Non-proprietary elevator equipment
Kencor Elevator Systems, Delaware Elevator, and Country Home Elevator and Stair Lift also have found a niche in providing non-proprietary products.

“It’s so competitive in the new construction arena and major manufacturers are putting in highly proprietary systems that do not deploy the level of quality we are accustomed to as an industry,” Meeks says. “The elevators they install are somewhat disposable and don’t have the same lifespan as ours. We use higher quality U.S.-manufactured equipment.”

Non-proprietary equipment also allows customers to get competitive maintenance bids because they don’t have to deal with systems that require special tools or software. “We keep service and maintenance contracts based on the quality of service we provide, not because we hold customers hostage,” Meeks says.

Kencor Elevator Systems maintains nearly 2,000 elevators and won the contracts for those systems competitively, not through installing proprietary products. It also does elevator modernization, which requires contractors to be able to work on a variety of elevators in many different facilities, including residential structures, hospitals, multifamily units, schools and churches.

Delaware Elevator does modernization as well, along with new installations, retrofitting, and service, repair and maintenance. It also has a marine division that works on ship elevators and offshore platforms, a residential division that does custom
installations and a manufacturing division.

“We manufacture and engineer just about every elevator we install,” Meeks says. “If we don’t manufacture a part, we outsource it to a quality U.S.-based manufacturer, unlike the big elevator companies.” Nearly half of Delaware Elevator’s work is for state and federal governments, which require the use of American products.


Jessica Porter is staff writer of Construction Executive. For more information, email porter@abc.org, visit www.constructionexec.com or follow @ConstructionMag.




Merit Shop Elevator Contractors Band Together to Protect Businesses and Workers
By Andy Conlin

In 2008, seven members of Associated Builders and Contractors (ABC) troubled by threats to the merit shop business model in the elevator construction and maintenance sector banded together to form the ABC Elevator Contractors Council (ECC). The group was concerned about contractor and mechanic licensing legislation and regulations proposed at the state and local levels that would discriminate against merit shop contractors and their workers. Additionally, the members wanted to raise the profile of merit shop elevator contractors in the construction industry.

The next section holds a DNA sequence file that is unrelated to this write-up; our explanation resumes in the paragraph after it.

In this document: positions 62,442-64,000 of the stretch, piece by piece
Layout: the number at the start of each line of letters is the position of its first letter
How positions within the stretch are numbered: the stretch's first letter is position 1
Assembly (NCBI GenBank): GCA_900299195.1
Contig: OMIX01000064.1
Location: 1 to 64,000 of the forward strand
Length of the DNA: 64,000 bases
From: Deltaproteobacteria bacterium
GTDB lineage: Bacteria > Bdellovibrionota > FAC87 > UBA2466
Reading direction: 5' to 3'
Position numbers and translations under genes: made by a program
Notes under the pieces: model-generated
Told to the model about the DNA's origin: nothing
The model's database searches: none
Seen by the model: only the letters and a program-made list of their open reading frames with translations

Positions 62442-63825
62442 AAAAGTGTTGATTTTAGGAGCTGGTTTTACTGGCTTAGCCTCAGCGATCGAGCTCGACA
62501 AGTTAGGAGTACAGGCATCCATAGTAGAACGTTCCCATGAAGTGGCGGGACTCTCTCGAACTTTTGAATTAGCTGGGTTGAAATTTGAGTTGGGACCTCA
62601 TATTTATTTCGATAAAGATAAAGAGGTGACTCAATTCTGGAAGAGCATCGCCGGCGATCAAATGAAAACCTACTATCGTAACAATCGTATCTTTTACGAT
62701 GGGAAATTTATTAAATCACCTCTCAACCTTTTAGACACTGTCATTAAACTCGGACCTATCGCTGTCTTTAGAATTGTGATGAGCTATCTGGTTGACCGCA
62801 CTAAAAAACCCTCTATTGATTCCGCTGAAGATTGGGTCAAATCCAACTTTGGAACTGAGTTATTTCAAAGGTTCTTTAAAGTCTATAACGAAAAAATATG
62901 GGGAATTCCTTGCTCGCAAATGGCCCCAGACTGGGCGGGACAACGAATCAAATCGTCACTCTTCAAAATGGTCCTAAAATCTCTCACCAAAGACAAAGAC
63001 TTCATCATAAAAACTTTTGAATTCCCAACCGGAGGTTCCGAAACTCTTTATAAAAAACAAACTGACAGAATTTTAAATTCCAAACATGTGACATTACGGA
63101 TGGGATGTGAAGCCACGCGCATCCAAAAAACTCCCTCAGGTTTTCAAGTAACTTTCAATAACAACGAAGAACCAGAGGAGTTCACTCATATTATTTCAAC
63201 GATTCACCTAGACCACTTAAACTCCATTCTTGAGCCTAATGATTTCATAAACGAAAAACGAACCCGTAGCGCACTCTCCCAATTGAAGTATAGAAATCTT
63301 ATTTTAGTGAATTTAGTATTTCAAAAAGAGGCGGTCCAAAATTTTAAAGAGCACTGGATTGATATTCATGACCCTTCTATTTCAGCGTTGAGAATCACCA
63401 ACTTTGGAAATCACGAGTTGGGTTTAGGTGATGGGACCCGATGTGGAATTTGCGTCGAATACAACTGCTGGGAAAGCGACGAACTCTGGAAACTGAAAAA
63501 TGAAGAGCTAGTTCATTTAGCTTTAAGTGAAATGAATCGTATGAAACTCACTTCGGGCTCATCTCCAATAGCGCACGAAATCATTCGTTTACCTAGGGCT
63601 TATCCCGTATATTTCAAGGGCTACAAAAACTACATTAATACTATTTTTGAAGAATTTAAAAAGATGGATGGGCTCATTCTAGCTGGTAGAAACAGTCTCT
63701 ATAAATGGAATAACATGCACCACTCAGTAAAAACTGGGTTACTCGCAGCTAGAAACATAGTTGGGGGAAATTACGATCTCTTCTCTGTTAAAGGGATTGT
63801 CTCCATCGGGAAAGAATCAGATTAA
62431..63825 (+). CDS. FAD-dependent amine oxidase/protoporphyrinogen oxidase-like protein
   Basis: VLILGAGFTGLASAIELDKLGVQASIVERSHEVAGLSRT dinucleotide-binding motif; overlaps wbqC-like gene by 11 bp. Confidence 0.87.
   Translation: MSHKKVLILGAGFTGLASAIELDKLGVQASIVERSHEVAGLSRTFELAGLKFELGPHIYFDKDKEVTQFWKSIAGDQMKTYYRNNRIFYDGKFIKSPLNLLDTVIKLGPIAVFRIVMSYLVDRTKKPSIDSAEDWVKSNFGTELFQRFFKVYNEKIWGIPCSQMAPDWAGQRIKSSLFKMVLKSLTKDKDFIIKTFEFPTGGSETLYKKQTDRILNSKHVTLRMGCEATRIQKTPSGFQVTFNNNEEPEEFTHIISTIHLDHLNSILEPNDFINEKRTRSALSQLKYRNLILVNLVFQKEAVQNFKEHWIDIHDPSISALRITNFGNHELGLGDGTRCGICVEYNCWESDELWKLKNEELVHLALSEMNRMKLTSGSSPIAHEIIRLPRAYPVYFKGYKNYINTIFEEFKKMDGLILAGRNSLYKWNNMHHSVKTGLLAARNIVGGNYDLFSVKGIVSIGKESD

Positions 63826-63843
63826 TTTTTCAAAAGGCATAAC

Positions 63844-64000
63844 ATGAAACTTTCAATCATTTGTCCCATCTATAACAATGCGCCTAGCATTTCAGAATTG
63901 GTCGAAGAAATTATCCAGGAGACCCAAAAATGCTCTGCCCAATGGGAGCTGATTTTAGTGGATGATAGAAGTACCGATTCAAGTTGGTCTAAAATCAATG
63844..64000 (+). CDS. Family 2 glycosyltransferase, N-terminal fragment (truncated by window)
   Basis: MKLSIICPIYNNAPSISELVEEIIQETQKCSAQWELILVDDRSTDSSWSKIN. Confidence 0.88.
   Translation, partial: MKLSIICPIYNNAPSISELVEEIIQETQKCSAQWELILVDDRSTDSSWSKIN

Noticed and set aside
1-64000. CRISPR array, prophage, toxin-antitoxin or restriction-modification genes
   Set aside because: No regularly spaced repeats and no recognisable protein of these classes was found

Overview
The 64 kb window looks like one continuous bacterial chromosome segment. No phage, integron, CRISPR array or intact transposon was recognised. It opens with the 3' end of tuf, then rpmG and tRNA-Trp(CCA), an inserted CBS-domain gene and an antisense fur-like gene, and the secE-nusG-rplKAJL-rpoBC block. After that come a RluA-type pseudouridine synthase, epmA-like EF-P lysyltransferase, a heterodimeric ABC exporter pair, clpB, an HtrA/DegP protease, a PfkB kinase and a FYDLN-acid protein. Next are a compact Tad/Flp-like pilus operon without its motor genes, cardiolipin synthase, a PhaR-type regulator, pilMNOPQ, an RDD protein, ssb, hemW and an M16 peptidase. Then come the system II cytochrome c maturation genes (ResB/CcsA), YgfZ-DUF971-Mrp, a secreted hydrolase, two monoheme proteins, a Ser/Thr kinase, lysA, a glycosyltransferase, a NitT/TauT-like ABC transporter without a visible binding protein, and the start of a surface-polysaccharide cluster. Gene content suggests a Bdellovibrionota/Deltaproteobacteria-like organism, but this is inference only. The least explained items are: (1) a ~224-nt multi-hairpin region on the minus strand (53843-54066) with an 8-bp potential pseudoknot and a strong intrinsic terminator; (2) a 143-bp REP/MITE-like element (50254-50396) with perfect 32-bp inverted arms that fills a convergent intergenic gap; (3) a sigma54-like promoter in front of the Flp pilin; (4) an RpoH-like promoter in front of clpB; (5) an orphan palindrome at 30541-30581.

In 2010, the ECC decided to form a separate association—the Merit Shop Elevator Contractors Association of America (MECAA)—to defend the interests of merit shop elevator contractors. MECAA grew to approximately 45 members and actively engaged leaders in a number of states to advocate on behalf of merit shop elevator contractors.

Among MECAA’s success stories is its effort to amend a discriminatory statute in West Virginia, which stands out as an example of how ABC and MECAA collaborated to achieve successful public policy outcomes. West Virginia adopted a requirement that made it nearly impossible for merit shop accessibility contractors and the private home lift community to secure mechanic licenses for themselves and their skilled craft professionals. MECAA representatives partnered with ABC West Virginia Chapter staff and member companies to educate lawmakers about the negative impact of the new law on small business owners throughout the state. As a result, the state legislature adopted a law in 2012 that created opportunities for contractors to secure licenses for themselves and qualified workers.

In 2012, MECAA’s key members started to examine their organization to determine its future. The organization was staffed on a volunteer basis, with members donating staff to fulfill MECAA’s key functions. By mid-year, MECAA and ABC leaders began forming an agreement that would enhance the fight against discriminatory elevator contractor and mechanic licensing requirements and allow merit shop elevator contractors to expand their visibility in the construction industry.

In January 2013, MECAA officially rejoined ABC as the Elevator Contractors Council. The ECC is still working to ensure that state licensing requirements allow all qualified elevator contractors to obtain licensure. In 2013, the ECC actively influenced legislation and regulations in eight states and monitored proposals in more than 20 others.

Learn more about the ECC at www.abc.org/elevators.


Andy Conlin is senior manager of state and local affairs for Associated Builders and Contractors. For more information, email conlin@abc.org.